Job training programs

The Workforce Development Division of Hawaii's Department of Labor and Industrial Relations oversees One-Stop Workforce Assistance Centers, a job placement and training system to help people find work and employers find suitable workers, and the Employment & Training Fund (ETF), a job skills upgrade program for current workers. Employers can receive customized training grants for their workplace or they can nominate a current worker for an established training course.

Job Training Information: Workforce Development Division, Hawaii Department of Labor and Industrial Relations, Kaikoo Mall, 777 Kilauea Ave., #121, Hilo, HI 96720; telephone (808)974-4126; fax (808)974-4125

Development Projects

Since the fall of the Big Island's sugar plantations in the mid-1990s, "Hilo has transformed itself from a plantation town to a university town," according to Richard West, executive director of the Hawaii Island Economic Development Board in a 2004 article in Hawaii Business Magazine. Hilo has seen the addition of several new science and technology developments in the early 2000s. One of the largest new projects is the Mauna Kea Astronomy Education Center (MKAEC), a $28 million facility showcasing the astronomy research conducted on the summit of the Mauna Kea volcano. Located in the University of Hawaii at Hilo's University Park of Science and Technology, the center is expected to attract 200,000 visitors annually when it opens in July 2005. The U.S. Department of Agriculture's Agricultural Research Service broke ground on a $60 million research lab in Fall 2004. In 5 stages, the Pacific Basin Agricultural Research Center (PBARC) will eventually encompass 120,000 square feet of laboratories, an administration building, greenhouse facilities, and insect rearing facilities. Additional research dollars will come to Hilo with the opening of the U.S. Forest Service Institute of Pacific Islands Forestry, a $12 million forest research laboratory.

Economic Development Information: County of Hawaii Department of Research and Development, 25 Aupuni Street, Hilo, HI 96720; telephone (808)961-8366. Hawaii Department of Labor and Industrial Relations, telephone (808)586-8842. Hilo Hamakua Community Development Corporation, County of Hawaii, 25 Aupuni Street, Hilo, HI 96720.

Commercial Shipping

Hilo Harbor has an entrance depth of 35 feet, and the harbor basin has a length of 2,300 feet and a width of 1,400 feet. There are 2,787 linear feet of piers, and storage area totals 122,000 square feet of shedded and 492,000 square feet of open space. Plans on the drawing board for the harbor include the separation of the commercial shipping and cruise ship activities to accommodate the increasing demand of cruise lines which would like to dock there.

Labor Force and Employment Outlook

Hilo's job outlook has been improving slowly and steadily. The city's economic recovery has mirrored the state's reviving economy. The County of Hawaii's unemployment rate has improved from 9.5 percent in 1995 to 5.1 percent in the last quarter of 2004. This is compared to 3 percent for the entire state. According to the FDIC, every major industry in the State of Hawaii posted employment gains in 2004, with the tourism sector benefiting the most. The leisure and hospitality sector and the retail trade sector together accounted for 40 percent of the job growth in the state. Solid job gains were also seen in the health services sector. The FDIC also reported at a 2004 Business Outlook Forum that "economists were upbeat about the state's economic future and respondents surveyed by the Bank of Hawaii expressed near record-high business confidence."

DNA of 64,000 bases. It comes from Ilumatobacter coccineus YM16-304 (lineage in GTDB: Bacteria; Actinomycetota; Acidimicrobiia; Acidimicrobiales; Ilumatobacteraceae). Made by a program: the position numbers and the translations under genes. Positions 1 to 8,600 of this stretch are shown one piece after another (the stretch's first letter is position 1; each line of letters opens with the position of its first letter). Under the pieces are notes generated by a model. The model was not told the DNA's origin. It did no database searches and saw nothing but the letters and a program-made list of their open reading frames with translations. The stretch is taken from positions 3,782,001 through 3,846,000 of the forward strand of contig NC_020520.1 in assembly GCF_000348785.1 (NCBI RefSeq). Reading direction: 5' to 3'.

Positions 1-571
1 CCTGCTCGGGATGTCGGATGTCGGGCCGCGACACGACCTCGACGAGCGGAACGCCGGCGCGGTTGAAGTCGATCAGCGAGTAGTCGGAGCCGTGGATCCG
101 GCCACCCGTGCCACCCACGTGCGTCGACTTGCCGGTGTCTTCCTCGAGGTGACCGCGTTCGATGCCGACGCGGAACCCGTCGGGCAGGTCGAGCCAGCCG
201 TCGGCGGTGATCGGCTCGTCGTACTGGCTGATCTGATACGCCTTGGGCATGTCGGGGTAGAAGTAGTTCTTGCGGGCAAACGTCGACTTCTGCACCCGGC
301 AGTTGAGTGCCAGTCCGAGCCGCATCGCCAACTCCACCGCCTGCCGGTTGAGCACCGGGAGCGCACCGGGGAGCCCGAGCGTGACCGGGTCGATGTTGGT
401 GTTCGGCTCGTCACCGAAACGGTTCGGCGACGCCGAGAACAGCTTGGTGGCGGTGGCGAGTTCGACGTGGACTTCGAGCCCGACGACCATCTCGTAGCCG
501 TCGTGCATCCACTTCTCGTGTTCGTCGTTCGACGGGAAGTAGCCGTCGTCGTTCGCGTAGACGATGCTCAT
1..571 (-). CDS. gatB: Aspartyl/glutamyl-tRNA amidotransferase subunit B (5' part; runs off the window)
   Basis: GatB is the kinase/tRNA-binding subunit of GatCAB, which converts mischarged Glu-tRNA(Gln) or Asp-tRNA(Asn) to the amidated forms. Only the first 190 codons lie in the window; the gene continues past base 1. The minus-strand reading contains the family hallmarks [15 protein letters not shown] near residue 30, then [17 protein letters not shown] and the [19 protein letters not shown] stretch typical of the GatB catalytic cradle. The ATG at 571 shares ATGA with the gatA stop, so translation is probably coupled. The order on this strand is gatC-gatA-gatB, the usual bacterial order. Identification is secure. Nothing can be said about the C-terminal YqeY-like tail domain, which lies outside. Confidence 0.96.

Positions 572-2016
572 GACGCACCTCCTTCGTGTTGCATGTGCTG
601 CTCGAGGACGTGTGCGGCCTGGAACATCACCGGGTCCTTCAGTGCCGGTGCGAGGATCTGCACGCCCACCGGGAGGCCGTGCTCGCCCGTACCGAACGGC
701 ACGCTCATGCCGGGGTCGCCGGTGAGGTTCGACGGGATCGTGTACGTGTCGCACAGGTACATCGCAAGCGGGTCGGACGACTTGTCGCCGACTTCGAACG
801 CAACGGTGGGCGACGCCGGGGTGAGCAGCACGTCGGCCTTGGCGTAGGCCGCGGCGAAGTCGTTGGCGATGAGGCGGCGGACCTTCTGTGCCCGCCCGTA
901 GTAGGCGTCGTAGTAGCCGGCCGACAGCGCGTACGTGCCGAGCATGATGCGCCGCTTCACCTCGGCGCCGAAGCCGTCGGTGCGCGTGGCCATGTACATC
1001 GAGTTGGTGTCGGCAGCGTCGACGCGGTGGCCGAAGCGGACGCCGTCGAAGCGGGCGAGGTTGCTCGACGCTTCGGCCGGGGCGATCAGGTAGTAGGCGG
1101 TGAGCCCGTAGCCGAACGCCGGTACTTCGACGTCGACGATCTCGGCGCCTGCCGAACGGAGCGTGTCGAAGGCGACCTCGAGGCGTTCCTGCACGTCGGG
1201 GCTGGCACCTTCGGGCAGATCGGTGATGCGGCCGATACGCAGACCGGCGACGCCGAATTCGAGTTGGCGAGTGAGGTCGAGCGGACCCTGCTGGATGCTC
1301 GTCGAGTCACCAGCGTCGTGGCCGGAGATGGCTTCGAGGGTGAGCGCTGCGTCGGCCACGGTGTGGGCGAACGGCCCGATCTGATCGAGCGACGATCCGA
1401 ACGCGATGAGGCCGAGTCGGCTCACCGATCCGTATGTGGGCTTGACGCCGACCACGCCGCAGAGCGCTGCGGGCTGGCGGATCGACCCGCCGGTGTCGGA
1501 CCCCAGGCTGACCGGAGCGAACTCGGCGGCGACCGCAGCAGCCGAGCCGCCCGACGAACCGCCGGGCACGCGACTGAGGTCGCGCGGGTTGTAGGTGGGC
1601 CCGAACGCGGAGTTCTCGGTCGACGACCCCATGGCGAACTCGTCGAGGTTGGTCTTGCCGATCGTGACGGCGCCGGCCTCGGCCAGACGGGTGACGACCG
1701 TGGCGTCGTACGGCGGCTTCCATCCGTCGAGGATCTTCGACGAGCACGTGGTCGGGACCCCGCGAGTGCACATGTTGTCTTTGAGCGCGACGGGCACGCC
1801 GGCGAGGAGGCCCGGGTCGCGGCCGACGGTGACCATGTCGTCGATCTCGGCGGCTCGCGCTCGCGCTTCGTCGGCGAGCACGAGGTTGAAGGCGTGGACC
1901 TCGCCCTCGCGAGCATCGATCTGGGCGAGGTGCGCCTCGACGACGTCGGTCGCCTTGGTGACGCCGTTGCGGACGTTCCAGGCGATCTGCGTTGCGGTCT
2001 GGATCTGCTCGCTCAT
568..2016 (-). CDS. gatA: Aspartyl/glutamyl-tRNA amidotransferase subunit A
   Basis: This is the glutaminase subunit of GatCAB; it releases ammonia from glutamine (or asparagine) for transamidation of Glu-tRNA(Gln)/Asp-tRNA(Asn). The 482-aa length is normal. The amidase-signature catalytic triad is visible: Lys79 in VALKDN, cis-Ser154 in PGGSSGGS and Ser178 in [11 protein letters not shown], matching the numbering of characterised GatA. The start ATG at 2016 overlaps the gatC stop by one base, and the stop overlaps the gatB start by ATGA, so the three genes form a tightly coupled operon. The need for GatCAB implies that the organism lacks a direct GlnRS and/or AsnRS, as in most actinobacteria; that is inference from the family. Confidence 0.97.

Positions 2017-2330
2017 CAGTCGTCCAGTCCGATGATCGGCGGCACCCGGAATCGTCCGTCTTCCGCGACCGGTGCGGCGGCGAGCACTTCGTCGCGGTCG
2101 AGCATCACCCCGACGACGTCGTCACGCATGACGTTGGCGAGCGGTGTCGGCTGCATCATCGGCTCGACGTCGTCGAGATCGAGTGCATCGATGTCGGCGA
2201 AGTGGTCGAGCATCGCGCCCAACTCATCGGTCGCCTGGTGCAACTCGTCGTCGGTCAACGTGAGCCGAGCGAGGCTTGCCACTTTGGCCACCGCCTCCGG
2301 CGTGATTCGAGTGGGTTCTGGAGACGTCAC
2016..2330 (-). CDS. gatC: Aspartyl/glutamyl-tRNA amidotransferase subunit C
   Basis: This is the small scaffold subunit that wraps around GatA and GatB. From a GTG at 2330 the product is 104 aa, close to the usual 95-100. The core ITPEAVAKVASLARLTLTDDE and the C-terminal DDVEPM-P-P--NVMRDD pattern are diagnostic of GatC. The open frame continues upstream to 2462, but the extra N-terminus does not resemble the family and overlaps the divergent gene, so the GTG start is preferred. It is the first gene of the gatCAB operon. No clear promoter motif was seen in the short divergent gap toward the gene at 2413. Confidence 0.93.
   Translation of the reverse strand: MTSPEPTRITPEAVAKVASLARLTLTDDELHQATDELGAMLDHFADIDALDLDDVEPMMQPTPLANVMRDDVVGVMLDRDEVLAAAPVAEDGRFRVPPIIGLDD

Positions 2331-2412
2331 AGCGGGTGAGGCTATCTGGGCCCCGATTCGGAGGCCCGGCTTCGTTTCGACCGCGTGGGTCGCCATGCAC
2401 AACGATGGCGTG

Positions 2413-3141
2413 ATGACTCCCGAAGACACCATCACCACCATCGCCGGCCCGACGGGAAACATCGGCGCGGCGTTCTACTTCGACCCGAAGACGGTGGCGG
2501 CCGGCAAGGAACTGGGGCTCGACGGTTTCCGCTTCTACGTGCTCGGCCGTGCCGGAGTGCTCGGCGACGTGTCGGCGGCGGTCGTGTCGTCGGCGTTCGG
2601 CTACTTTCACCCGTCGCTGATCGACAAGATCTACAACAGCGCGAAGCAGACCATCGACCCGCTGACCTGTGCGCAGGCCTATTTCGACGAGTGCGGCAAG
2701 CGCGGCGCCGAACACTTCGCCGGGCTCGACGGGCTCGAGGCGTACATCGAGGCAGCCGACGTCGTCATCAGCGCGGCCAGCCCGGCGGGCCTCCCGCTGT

The following is a summary of data regarding the city of Hilo labor force as of 2000.

Size of civilian labor force: 19,902

Number of workers employed in. . .

construction: 1,151

manufacturing: 418

retail trade: 2,224

transportation, warehousing, and utilities: 1,159

finance, insurance, real estate, rental and leasing: 818

arts, entertainment, recreation, accommodation and food services: 1,895

public administration: 1,565

educational, health and social services: 4,505

other services: 880

Average hourly earnings of workers employed in manufacturing: $13.13 (2003)

Unemployment rate: 3% (Hawaii, January 2005)

Hilo: Economy

Largest employers Number of employees
State of Hawaii 7,450
County of Hawaii 2,250
C. Brewer & Co. (holding company) 1,987
Hilton Waikoloa Village 1,200
U.S. Government 850
Mauna Lani Resort Inc. 800
KTA Superstores 776
Mauna Lani Bay Hotel 650

Cost of Living

Median single family home resale price in Hawaii County in 2002 was $194,500. The following is a summary of data regarding key cost of living factors for the Hilo area.

2004 (3rd Quarter) ACCRA Average House Price: Not reported

2004 (3rd Quarter) ACCRA Cost of Living Index: Not reported

State income tax rate: Ranges from 1.4% to 8.25%

State sales tax rate: 4.0%

Local income tax rate: None

Local sales tax rate: None

Property tax rate: $9.10 per $1,000 assessed valuation for improved land and buildings; $5.55 per $1,000 valuation for owner-occupied residences

Economic Information: County of Hawaii, Department of Economic Development and Tourism, 25 Aupuni Street Room 219, Hilo, HI 96720; telephone (808)961-8366; fax (808)935-1205. Hawaii Island Chamber of Commerce, 106 Kamehameha Ave, Hilo, HI 96720; telephone (808)935-7178; fax (808)961-4435; email hicc@interpac.net